By MCN Editor editor@moviecitynews.com

On The Closing Of Brooklyn’s Indie reRun Theater

Dear friends and colleagues:

It is with some reluctance that I announce today that I’m stepping down as curator of the reRun Gastropub Theater. Although my time with reRun has been exciting and fruitful, on the whole, there have been creative differences internally that now make it too difficult for me to contribute sufficiently to the role. I will continue with my hosting duties for this Friday’s premiere of Nacho Vigalondo’s EXTRATERRESTRIAL, as well as the June 22 premiere of Nathan Adloff’s NATE & MARGARET, before exiting at the end of this month.

However, the split is amicable, and I am incredibly thankful for the opportunity that reBar/reRun owner Jason Stevens offered by hiring me two years ago. Since the summer of 2010, Jason and I have built something that New York City was sorely lacking: a theatrical venue where acclaimed independent films from the festival circuit, underseen and mostly undistributed, could flourish. Being able to garner reviews and other press for these undervalued features regularly breathed new life into them, and gave filmgoers the chance to actually see them in a fun environment… with a cocktail in one hand, a bag of bacon-fat popcorn in the other.

According to Jason, reRun will be temporarily shut down following the NATE & MARGARET theatrical run so that he may revamp the space for whatever its next incarnation will be.

Following my departure at reRun, I will continue to work as editor of GreenCine Daily and as a freelance critic/journalist for various outlets. The timing of this decision is uncanny, but coincidental: on June 1, my wife Jennifer and I took over a Cobble Hill video store called Video Free Brooklyn, which I had originally hoped would be a natural, cross-pollinating extension of the movie theater. While we work to renovate our new business for the neighborhood community, I will be pursuing curatorial prospects elsewhere. Hopefully, this won’t be my only chance to make a difference in the realm of film exhibition.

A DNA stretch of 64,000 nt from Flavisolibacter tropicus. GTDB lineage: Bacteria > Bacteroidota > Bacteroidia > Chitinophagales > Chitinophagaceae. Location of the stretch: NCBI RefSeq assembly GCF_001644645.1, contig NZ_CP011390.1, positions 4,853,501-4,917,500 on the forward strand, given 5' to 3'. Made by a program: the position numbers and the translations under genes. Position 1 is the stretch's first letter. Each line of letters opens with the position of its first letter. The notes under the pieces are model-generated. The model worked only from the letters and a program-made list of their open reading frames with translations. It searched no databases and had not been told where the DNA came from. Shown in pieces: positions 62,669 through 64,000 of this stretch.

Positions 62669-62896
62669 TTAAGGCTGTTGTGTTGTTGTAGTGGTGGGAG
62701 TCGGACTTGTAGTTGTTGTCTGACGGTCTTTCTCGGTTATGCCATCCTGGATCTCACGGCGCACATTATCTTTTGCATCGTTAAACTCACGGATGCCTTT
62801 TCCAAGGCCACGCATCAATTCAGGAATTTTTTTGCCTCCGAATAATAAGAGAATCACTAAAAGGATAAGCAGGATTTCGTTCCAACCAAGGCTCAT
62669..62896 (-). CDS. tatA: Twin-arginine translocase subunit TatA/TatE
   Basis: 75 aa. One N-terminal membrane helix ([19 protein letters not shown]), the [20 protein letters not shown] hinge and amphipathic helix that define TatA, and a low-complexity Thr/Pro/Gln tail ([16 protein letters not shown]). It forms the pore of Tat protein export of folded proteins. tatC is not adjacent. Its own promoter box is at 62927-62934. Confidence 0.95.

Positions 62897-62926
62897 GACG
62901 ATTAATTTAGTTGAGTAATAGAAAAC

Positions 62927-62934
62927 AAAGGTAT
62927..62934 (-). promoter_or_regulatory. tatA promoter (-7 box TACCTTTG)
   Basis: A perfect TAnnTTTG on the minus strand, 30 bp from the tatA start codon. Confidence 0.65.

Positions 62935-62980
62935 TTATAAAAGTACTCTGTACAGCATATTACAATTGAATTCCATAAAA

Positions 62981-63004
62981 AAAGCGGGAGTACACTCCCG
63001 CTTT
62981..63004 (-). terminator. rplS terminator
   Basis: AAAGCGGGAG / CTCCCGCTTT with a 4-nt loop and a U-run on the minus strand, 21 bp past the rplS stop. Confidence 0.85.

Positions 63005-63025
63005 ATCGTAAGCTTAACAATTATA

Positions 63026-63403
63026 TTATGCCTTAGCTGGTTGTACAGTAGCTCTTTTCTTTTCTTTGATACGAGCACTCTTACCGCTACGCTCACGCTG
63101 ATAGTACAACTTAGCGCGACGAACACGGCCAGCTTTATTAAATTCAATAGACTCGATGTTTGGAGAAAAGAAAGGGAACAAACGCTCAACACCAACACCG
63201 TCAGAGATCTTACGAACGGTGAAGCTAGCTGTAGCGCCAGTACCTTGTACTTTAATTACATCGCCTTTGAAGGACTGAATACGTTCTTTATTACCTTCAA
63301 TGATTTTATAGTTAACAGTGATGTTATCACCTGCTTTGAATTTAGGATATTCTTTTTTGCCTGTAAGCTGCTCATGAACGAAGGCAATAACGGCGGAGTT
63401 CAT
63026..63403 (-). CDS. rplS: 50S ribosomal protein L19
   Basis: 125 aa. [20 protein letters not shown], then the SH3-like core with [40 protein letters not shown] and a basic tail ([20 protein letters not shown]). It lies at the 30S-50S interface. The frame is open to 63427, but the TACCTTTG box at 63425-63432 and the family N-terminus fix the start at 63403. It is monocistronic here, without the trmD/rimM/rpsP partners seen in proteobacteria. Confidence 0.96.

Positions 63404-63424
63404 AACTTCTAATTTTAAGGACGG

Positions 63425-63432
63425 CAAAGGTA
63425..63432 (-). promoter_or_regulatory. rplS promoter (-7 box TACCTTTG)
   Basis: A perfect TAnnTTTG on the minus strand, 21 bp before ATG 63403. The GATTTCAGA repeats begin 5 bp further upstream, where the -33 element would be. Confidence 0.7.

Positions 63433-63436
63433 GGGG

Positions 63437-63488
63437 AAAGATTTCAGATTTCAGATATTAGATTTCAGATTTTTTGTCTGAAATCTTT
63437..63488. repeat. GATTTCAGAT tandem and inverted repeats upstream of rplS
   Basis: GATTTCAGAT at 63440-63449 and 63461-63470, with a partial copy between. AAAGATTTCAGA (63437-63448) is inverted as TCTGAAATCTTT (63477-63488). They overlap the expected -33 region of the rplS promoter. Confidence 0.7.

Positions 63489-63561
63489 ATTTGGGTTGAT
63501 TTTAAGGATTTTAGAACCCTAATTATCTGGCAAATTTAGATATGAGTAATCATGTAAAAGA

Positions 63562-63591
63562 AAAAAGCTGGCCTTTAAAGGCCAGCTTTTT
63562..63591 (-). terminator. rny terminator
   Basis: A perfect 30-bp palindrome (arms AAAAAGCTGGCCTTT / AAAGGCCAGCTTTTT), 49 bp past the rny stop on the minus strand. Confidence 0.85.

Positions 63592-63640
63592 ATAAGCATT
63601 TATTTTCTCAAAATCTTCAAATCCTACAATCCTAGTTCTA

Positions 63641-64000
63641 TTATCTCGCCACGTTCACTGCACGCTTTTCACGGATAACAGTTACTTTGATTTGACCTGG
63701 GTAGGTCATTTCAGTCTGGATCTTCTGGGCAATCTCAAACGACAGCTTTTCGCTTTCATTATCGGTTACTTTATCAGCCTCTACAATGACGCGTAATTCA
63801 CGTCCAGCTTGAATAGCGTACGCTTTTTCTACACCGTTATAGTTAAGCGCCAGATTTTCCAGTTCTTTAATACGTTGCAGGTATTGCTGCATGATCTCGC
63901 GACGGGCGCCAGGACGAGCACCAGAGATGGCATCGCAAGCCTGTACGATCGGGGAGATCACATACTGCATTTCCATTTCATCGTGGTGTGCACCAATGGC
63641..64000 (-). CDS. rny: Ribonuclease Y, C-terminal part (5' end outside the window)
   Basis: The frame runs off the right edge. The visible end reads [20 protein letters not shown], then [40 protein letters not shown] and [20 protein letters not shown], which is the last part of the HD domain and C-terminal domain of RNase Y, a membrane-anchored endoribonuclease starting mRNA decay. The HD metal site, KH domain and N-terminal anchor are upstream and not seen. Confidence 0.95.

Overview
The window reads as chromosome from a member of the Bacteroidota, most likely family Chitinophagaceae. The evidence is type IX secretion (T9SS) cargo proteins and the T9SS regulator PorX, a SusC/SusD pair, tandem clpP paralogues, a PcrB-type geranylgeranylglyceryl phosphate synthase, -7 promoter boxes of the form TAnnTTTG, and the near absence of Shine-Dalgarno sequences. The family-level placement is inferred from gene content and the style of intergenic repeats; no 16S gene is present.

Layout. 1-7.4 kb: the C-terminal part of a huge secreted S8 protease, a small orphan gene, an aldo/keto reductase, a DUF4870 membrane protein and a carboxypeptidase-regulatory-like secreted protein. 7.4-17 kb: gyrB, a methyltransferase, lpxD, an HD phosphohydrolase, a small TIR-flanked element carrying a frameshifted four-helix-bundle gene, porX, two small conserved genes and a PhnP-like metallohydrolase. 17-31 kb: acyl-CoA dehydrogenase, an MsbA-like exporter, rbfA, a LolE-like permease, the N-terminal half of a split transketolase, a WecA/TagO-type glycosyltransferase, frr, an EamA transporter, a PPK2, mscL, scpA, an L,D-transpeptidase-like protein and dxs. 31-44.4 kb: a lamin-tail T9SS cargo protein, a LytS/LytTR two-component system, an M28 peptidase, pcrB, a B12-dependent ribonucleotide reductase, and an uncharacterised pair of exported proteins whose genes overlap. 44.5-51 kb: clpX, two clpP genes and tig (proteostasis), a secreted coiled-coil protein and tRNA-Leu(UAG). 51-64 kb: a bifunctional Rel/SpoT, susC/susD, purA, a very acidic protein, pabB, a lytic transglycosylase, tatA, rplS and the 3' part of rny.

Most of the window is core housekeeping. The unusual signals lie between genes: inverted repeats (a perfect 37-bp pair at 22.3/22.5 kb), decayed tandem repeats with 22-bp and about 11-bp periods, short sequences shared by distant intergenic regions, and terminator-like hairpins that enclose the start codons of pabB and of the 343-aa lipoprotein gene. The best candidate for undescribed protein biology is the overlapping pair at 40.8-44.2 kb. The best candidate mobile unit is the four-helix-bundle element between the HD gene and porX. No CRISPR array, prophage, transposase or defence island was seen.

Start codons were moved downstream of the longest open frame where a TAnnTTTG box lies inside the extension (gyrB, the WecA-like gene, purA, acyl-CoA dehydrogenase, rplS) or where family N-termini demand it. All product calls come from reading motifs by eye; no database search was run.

Sincerely,

Aaron Hillis

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 “Teaching how to make a film is like trying to teach someone how to fuck. You can’t. You have to fuck to learn how to fuck. It’s just how it is. The filmmaker has to protect the adventurous side of their self. I’m an explorer, I’m an inventor. Doc Brown is the character I relate to the most and he’s a madman. He’s a madman alone, locked up with his ideas but he does whatever he wants. He makes what he makes because he wants to make it. Yes, the DeLorean has to work in order for him to be a madman with a purpose—the DeLorean should work—but the point is I think everyone should try and find their own DeLorean. When Zemeckis was trying to get Back To The Future made, which he was for seven years, he was trying to get a film made where basically a teenager gets in a time machine, goes back to 1954 and almost —-s his mother. That pitch is extremely subversive and twisted in a way. My point is, he had a fascinating idea that no one had done before, but was clearly special to him and he stuck to it and made it what it was. When you do that you can create culture, but I think a lot of movies are just echoing culture and there’s a difference.”
~ A Girl Walks Home Alone At Night Filmmaker Ana Lily Amirpour

Six rules for filmmaking from Mike Nichols
1. The careful application of terror is an important form of communication.
2. Anything worth fighting for is worth fighting dirty for.
3. There’s absolutely no substitute for genuine lack of preparation.
4. If you think there’s good in everybody, you haven’t met everybody.
5. Friends may come and go but enemies will certainly become studio heads.
6. No one ever lost anything by asking for more money.
~ Via Larry Karaszewski and Howard A. Rodman On Facebook